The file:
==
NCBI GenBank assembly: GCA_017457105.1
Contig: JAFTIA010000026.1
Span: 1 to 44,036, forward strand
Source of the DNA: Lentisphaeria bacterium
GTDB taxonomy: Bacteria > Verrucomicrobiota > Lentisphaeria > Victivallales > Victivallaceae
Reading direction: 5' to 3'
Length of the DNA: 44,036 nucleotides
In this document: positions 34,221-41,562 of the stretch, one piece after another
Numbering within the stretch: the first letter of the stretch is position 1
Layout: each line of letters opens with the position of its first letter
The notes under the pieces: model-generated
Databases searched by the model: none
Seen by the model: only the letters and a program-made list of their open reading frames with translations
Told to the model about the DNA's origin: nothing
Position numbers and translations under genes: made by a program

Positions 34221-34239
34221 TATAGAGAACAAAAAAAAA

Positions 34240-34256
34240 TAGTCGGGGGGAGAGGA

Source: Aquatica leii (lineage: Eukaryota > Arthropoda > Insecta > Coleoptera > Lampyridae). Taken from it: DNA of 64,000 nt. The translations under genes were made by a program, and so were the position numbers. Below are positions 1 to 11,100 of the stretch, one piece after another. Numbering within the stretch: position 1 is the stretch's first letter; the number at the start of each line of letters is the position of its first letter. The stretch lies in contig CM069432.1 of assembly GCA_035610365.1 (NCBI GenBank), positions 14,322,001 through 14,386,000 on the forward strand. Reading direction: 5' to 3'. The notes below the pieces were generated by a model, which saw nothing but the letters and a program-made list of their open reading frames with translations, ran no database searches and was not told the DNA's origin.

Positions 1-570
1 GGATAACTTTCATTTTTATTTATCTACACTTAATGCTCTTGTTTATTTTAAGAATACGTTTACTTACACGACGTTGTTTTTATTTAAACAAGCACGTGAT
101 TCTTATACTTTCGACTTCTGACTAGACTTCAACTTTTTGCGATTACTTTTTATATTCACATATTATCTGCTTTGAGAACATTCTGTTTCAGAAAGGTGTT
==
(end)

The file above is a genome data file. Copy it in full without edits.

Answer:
NCBI GenBank assembly: GCA_017457105.1
Contig: JAFTIA010000026.1
Span: 1 to 44,036, forward strand
Source of the DNA: Lentisphaeria bacterium
GTDB taxonomy: Bacteria > Verrucomicrobiota > Lentisphaeria > Victivallales > Victivallaceae
Reading direction: 5' to 3'
Length of the DNA: 44,036 nucleotides
In this document: positions 34,221-41,562 of the stretch, one piece after another
Numbering within the stretch: the first letter of the stretch is position 1
Layout: each line of letters opens with the position of its first letter
The notes under the pieces: model-generated
Databases searched by the model: none
Seen by the model: only the letters and a program-made list of their open reading frames with translations
Told to the model about the DNA's origin: nothing
Position numbers and translations under genes: made by a program

Positions 34221-34239
34221 TATAGAGAACAAAAAAAAA

Positions 34240-34256
34240 TAGTCGGGGGGAGAGGA

Source: Aquatica leii (lineage: Eukaryota > Arthropoda > Insecta > Coleoptera > Lampyridae). Taken from it: DNA of 64,000 nt. The translations under genes were made by a program, and so were the position numbers. Below are positions 1 to 11,100 of the stretch, one piece after another. Numbering within the stretch: position 1 is the stretch's first letter; the number at the start of each line of letters is the position of its first letter. The stretch lies in contig CM069432.1 of assembly GCA_035610365.1 (NCBI GenBank), positions 14,322,001 through 14,386,000 on the forward strand. Reading direction: 5' to 3'. The notes below the pieces were generated by a model, which saw nothing but the letters and a program-made list of their open reading frames with translations, ran no database searches and was not told the DNA's origin.

Positions 1-570
1 GGATAACTTTCATTTTTATTTATCTACACTTAATGCTCTTGTTTATTTTAAGAATACGTTTACTTACACGACGTTGTTTTTATTTAAACAAGCACGTGAT
101 TCTTATACTTTCGACTTCTGACTAGACTTCAACTTTTTGCGATTACTTTTTATATTCACATATTATCTGCTTTGAGAACATTCTGTTTCAGAAAGGTGTT